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DRI Dietary Reference Intakes: For Thiamin, Riboflavin, Niacin, Vitamin B6, Folate, Vitamin B12, Pantothenic Acid, Biotin, and Choline
daily dose of 50 mg was given as 25 mg in the morning and evening. Although this study also reported a flushing reaction in one of six subjects taking 30 mg of nicotinic acid daily on day 32 of intake, this reaction was not bothersome enough to change the dosing pattern. Sebrell and Butler (1938) was selected as the critical study for identifying a LOAEL and deriving a UL because it provides the lowest effect level. A study by Spies et al. (1938) provides supportive evidence for a LOAEL of 50 mg/day. In this study, five of 100 individuals (5 percent) experienced flushing after a single oral dose of 50 mg of nicotinic acid, 50 individuals (50 percent) experienced flushing after 100 mg, and all individuals experienced flushing after 500 mg.
There is one case report showing that 14 of 69 persons (20 percent) experienced onset of rash, pruritus, and a sensation of warmth about 30 minutes after consuming one or more pumpernickel bagels to which niacin had been inadvertently added from an improperly labeled container (CDC, 1983). The bagels were found to contain an average of 190 mg of niacin.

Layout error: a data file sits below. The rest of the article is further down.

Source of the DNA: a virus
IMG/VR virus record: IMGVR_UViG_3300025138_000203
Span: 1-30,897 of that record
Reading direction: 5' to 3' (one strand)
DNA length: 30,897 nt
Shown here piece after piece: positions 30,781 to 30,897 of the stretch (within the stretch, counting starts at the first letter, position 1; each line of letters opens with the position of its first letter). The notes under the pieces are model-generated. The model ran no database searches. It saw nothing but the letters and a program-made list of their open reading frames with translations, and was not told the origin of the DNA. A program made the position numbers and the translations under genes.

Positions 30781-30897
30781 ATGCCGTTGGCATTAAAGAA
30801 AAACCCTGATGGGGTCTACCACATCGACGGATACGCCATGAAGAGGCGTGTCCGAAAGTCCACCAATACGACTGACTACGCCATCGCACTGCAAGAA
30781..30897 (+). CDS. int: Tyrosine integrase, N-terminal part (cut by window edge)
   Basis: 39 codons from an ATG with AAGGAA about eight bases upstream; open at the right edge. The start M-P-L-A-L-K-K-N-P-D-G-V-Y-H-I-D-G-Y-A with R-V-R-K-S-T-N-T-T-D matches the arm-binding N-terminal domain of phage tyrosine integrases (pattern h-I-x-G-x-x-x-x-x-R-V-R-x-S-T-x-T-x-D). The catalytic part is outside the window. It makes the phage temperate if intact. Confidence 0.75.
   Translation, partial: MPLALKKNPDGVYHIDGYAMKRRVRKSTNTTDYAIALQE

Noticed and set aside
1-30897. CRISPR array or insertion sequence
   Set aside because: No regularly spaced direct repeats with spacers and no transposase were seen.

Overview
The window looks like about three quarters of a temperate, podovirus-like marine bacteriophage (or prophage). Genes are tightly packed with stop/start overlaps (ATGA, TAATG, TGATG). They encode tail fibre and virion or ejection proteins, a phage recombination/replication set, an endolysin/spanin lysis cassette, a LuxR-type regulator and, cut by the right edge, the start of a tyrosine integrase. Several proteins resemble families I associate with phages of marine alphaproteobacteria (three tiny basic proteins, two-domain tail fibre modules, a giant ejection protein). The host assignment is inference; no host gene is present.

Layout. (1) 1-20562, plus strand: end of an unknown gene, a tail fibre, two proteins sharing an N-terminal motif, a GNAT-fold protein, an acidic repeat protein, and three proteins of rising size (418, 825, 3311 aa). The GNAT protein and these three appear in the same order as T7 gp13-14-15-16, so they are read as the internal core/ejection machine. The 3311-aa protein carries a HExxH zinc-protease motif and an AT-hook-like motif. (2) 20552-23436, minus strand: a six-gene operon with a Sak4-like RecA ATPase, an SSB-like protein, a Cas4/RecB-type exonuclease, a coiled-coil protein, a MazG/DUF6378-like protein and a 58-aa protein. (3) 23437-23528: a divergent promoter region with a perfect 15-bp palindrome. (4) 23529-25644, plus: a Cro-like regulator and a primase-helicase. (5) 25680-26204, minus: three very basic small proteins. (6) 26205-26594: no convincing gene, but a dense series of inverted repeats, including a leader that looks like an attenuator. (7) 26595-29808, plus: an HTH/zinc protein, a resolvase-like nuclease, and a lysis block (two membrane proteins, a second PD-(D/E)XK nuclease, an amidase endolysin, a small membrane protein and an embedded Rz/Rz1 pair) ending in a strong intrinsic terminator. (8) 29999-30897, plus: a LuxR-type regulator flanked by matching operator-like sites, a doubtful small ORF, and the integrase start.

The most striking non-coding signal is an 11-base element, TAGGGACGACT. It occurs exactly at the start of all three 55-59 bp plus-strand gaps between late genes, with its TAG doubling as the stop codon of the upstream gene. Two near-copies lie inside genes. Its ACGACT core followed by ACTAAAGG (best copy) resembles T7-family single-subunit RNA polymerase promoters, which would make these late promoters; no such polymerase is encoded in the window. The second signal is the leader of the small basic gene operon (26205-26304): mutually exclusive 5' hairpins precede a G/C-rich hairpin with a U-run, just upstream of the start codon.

Uncertainty Assessment. Because of the transient nature of the flushing effect, a small uncertainty factor (UF) of 1.5 was selected. A smaller UF was not appropriate because it is applied to a LOAEL rather than a NOAEL.
Derivation of a UL. A LOAEL of 50 mg/day was divided by a UF of 1.5 to obtain the UL for adults of 35 mg/day, a rounded estimate.
UL for Adults
19 years and older
35 mg/day of niacin
Other Life Stage Groups
For infants the UL was judged not determinable because of a lack of data on adverse effects in this age group and concern about the infant’s ability to handle excess amounts. To prevent high levels of intake, the only source of intake for infants should be from food. No data were found to suggest that other life stage groups have increased susceptibility to flushing effects from excess niacin intake. Therefore, the UL of 35 mg/day is also set for pregnant and lactating adult women. The UL of 35 mg/day for adults was adjusted for children and adolescents on the basis of relative body weight as described in Chapter 3 and by using reference weights from Chapter 1, Table 1-2. Values have been rounded down.